The economic return continues to be negligible.My seemingly cavalier attitude towards the whole matter gives the wrong impression. In fact the lack of anything approximating a real income from my creative work is a source of genuine emotional distress.Role models such as Schubert, van Gogh and Emily Dickinson hardly improve my disposition, particularly when I watch the credits at the end of a good film, and see the hundreds of names of persons who are investing their creative talents in exchange for both income and recognition.

    With regard to these short narratives I recognize that this is not an age propitious (As in "Thou with fresh hope the Lovers heart dost fill, While the jolly hours lead on propitious May") for the short story writer.Along with most other people,I absorb short fiction primarily through DVD's. As it is I read more short stories, poetry and playscripts than most of the literate population. When it comes to print format it's primarily drawn to novels and newspapers.

    The decision was made over the summer of 2003 to place all my short stories and narratives on Ferment Magazine. The texts are .html or .pdf accessible, in plain fonts without formatting. Persons interested in obtaining carefully prepared, attractive, well-edited versions of these stories can find them listed in the Ferment Magazine Catalog

    There have been seperate (sic! The word 'seperate' is misspelt in standard English) decisions made on each of the novels. An early novel "Chronicles of Nin", was initially uploaded on Ferment Magazine and then withdrawn. A few years later I uploaded "The Eiffel Tower Gang". In a short time it rose quickly to the top of the monthly statistics and has stayed there.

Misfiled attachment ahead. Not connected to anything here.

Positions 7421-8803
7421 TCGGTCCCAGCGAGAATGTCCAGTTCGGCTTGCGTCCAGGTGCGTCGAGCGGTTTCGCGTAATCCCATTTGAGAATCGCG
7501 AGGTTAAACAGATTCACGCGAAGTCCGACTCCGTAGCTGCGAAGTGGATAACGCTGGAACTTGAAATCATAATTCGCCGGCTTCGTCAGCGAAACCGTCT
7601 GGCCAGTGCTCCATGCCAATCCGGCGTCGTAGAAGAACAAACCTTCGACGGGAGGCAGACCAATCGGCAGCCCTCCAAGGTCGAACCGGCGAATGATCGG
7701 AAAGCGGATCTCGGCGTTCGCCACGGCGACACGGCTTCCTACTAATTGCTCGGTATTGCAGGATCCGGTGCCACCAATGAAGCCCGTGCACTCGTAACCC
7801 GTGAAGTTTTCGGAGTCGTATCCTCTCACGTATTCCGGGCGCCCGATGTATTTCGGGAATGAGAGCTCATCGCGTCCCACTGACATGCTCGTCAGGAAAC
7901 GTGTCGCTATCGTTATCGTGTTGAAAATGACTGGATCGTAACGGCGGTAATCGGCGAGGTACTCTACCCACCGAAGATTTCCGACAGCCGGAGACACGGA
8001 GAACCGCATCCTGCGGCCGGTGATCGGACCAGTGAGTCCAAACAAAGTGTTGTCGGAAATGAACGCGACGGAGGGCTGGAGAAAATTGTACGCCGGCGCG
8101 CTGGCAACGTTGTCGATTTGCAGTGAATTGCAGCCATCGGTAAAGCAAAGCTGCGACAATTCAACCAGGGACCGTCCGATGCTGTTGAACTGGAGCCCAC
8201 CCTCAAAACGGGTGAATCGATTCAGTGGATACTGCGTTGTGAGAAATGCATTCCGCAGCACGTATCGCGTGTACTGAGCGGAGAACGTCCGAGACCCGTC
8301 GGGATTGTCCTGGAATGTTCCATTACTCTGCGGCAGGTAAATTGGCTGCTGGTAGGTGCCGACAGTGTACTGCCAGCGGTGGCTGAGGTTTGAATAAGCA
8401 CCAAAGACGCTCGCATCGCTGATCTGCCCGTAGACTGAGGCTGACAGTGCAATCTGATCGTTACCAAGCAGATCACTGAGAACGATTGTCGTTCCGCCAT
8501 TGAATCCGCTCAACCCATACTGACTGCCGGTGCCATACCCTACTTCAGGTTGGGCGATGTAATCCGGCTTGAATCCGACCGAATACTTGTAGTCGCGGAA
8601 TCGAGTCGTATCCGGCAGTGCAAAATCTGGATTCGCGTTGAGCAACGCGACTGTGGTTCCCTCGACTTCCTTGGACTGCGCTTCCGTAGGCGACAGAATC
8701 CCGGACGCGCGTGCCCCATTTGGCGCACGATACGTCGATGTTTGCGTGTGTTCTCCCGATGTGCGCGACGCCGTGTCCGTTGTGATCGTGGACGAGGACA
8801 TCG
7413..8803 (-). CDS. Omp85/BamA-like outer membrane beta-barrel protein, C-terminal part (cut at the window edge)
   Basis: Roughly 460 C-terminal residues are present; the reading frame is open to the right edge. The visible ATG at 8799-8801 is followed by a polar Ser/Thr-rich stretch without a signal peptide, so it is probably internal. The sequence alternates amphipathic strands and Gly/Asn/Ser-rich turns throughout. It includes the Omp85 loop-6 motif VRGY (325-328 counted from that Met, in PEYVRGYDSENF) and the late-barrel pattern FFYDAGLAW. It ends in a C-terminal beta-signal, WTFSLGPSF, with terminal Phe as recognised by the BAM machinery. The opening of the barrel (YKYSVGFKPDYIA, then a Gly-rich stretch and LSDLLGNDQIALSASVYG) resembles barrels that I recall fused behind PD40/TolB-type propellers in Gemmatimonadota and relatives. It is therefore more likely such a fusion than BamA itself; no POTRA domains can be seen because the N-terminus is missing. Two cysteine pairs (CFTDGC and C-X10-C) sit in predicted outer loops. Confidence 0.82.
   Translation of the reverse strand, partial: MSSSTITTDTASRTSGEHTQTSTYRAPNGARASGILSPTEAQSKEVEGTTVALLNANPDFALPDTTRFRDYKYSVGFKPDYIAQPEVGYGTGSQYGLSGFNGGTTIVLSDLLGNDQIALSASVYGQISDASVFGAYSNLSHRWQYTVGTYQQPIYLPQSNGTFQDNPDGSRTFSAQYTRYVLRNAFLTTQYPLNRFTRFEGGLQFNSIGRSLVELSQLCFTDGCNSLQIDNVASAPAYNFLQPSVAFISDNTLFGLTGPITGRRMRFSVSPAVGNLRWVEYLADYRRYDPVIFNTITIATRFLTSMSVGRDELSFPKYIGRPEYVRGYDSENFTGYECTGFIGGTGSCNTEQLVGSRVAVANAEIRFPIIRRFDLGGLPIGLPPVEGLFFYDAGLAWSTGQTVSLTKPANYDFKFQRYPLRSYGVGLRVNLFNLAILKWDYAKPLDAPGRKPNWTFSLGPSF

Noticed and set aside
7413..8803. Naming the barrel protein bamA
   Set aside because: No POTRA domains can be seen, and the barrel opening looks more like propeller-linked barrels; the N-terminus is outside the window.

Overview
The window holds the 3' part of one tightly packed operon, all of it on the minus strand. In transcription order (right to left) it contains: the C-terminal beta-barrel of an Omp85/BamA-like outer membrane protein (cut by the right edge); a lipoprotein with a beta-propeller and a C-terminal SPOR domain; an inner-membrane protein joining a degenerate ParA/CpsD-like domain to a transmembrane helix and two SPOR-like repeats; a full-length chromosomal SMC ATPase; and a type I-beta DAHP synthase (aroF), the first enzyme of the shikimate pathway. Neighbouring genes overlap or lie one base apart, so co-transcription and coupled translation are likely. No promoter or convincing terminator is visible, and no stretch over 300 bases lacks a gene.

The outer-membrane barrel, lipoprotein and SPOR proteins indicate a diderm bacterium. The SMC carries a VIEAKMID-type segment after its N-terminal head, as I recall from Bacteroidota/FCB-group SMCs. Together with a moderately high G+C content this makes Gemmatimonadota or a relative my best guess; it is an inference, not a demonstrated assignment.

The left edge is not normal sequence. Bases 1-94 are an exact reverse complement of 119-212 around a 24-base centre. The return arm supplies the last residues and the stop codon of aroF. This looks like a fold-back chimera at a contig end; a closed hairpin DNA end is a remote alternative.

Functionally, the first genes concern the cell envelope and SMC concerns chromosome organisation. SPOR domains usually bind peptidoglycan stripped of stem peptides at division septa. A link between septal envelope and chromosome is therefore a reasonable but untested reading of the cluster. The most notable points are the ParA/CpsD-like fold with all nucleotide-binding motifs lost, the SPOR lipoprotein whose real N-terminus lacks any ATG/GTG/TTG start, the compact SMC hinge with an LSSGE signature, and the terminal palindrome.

After rewriting, revision and editing,"Harvest of Chains", a novel about Ireland in the 70's, was uploaded in 2007. I am currently debating the option of putting my best novel "Getting That Meal Ticket" on Ferment Magazine. How to go about finding a publisher in America is a skill I have not developed, though I was more adept at it in France in the 60's and 70's. Numerous self-publishing options are available nowadays. They wouldn't pay the bills, and it is highly unlikely that, if distributed in bookstores, any novel published in this fashion could reach an audience of 40,000 a month! I continue to encourage all readers of these stories and novels to contact me with referrals to reputable tradebook agents.

    The following novels have been revised and edited to the point at which they can be presented to prospective publishers:

    1. Getting That Meal Ticket. A scathing satire on American university education.Originally published in French under the title "Je Suis Trop Intelligente, Moi!" (Editions Renè Julliard, 1972) it was serialized (in English) in Ferment Volume XVI, 2002-2003.

    2. The Eiffel Tower Gang. Inspecteur Guy de Migraine of the DST (The French F.B.I.) , seeks to destroy a ruthless gang of smugglers of contraband Eiffel Tower souvenirs. In the course of doing so, the reader is given a comprehensive, often hilarious, undeniably unique vision of Paris.

    3. Harvest of Chains. A more traditional novel, set in the world of painters and sculptors in Dublin, Ireland, circa 1970.

    4. The Chronicles of Nin. Science fiction. The rise and fall of 2000-year empire founded on social classes determined by scales of longevity between 40 to 600 years.

    5. Hysteria and Enlightenment. Music and Medicine in 18th century Vienna: Mesmer, Marie-Therese von Paradis, Mozart Joseph II, and a glamorous cast of minor characters, 1770-1780.